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Two-time ESPY award winner and Guiness world record holder Chris Nikic will be at the starting line of the 2024 Grandma’s Marathon, the organization announced today.

Nikic was born with Down syndrome and was unable to walk well until age 4. Still, recently, he became the first person with Down Syndrome to complete each of the World Marathon Majors (New York City, Boston, Chicago, Berlin, London, and Tokyo) and earn the coveted Abbott Six Star medal.

In 2020, before completing any of his running-only marathons, Nikic became the first person in the world to complete an Ironman Triathlon — that competition consists of a 2.4-mile swim, 112-mile bike ride, and 26.2-mile run.

Nikic beat his own time two years later at the 2022 World Championships, and that mark of 16 hours, 31 minutes still stands as an official Guiness world record.

After accomplishing a goal that once seemed out of reach, Nikic co-wrote a book with his father, Nik, titled 1% Better: Reaching My Full Potential and How You Can Too.

The book chronicles Nikic’s journey from childhood to his teenage years when after high school, he was an admitted “overweight, out-of-shape” 18-year-old. As he slowly developed an affinity for exercise, Nikic also slowly changed his perception of what was possible in his life.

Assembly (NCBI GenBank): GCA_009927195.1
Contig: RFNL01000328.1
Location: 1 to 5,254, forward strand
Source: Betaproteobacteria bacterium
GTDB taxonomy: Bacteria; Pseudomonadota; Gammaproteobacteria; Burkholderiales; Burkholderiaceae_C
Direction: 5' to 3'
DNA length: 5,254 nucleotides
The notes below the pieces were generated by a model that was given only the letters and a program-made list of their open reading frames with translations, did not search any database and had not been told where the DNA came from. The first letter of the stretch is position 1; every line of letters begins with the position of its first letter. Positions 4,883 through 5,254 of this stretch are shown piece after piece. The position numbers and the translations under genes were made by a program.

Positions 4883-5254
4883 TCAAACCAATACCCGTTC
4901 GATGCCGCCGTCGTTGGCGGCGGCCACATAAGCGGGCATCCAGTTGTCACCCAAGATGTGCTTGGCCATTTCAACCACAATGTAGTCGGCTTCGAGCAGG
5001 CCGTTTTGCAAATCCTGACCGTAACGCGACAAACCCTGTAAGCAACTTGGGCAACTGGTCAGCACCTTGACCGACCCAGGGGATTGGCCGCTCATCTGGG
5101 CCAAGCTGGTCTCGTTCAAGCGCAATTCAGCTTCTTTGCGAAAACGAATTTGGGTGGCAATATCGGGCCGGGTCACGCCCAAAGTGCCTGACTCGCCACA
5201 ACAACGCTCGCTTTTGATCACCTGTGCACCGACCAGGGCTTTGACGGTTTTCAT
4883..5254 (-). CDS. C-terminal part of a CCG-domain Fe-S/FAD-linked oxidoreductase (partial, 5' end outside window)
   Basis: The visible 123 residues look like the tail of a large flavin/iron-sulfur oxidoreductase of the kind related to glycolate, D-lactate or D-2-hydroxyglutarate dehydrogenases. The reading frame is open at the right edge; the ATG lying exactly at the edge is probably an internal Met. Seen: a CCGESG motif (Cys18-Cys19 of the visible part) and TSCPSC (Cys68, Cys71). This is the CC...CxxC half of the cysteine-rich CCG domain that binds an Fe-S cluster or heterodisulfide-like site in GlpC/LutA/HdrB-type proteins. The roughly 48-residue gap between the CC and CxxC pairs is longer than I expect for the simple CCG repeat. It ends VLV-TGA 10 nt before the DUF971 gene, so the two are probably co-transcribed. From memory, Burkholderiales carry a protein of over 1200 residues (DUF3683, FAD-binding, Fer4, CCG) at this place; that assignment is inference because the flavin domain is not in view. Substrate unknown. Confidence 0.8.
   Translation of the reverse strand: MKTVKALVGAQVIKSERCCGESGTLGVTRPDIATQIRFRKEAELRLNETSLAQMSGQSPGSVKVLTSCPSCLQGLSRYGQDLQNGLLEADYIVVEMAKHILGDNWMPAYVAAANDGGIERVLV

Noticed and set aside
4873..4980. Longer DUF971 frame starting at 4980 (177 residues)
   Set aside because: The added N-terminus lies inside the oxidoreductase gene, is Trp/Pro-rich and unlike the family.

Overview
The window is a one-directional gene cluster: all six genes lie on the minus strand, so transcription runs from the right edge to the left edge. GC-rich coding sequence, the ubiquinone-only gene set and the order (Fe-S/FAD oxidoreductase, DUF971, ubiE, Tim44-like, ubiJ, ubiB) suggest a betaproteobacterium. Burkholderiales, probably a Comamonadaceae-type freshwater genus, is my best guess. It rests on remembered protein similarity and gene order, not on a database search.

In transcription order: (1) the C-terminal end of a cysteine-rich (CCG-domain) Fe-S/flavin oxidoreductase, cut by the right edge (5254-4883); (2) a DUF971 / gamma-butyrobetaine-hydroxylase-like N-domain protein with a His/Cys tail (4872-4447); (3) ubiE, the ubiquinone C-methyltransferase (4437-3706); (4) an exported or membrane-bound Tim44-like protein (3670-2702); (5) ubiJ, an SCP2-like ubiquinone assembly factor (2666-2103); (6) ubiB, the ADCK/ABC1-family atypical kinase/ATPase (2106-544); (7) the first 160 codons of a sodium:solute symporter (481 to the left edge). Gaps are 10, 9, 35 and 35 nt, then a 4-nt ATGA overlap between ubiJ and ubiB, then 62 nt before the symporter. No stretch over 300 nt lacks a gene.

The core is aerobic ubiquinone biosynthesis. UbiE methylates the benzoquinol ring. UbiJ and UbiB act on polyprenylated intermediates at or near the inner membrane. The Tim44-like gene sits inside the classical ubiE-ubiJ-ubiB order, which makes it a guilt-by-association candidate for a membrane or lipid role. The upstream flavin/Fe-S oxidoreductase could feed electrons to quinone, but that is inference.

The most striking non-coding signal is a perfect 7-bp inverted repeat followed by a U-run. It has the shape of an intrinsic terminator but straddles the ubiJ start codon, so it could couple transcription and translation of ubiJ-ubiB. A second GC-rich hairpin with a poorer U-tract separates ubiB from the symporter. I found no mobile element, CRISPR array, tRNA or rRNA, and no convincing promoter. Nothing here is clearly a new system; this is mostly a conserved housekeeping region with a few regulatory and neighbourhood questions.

“That’s when he wrote on the wall that he was going to be a ‘world champ,’” his father Nik said. “We didn’t dismiss what he was telling us as impossible, we took it to heart and believed him. Then, we got to work helping him achieve that goal.”

“We’re honored to have Chris as part of our 2024 Grandma’s Marathon weekend,” said Zach Schneider, Grandma's Marathon marketing and public relations director. “We met Chris and his dad two years ago in Denver, and I don’t think there was a dry eye in the place after Chris had given his presentation. He’s exactly the type of person we want at our starting line, and we’re excited to continue the conversation about how those doors can be opened to other athletes like Chris.”

Down syndrome is a chromosome disorder caused by an extra chromosome 21. This prompted the creation of the Runner 321 initiative, which aims to welcome more neurodivergent athletes into endurance sports. On race day in Duluth, Chris will wear race bib No. 321 to symbolize that initiative. – Press release, edited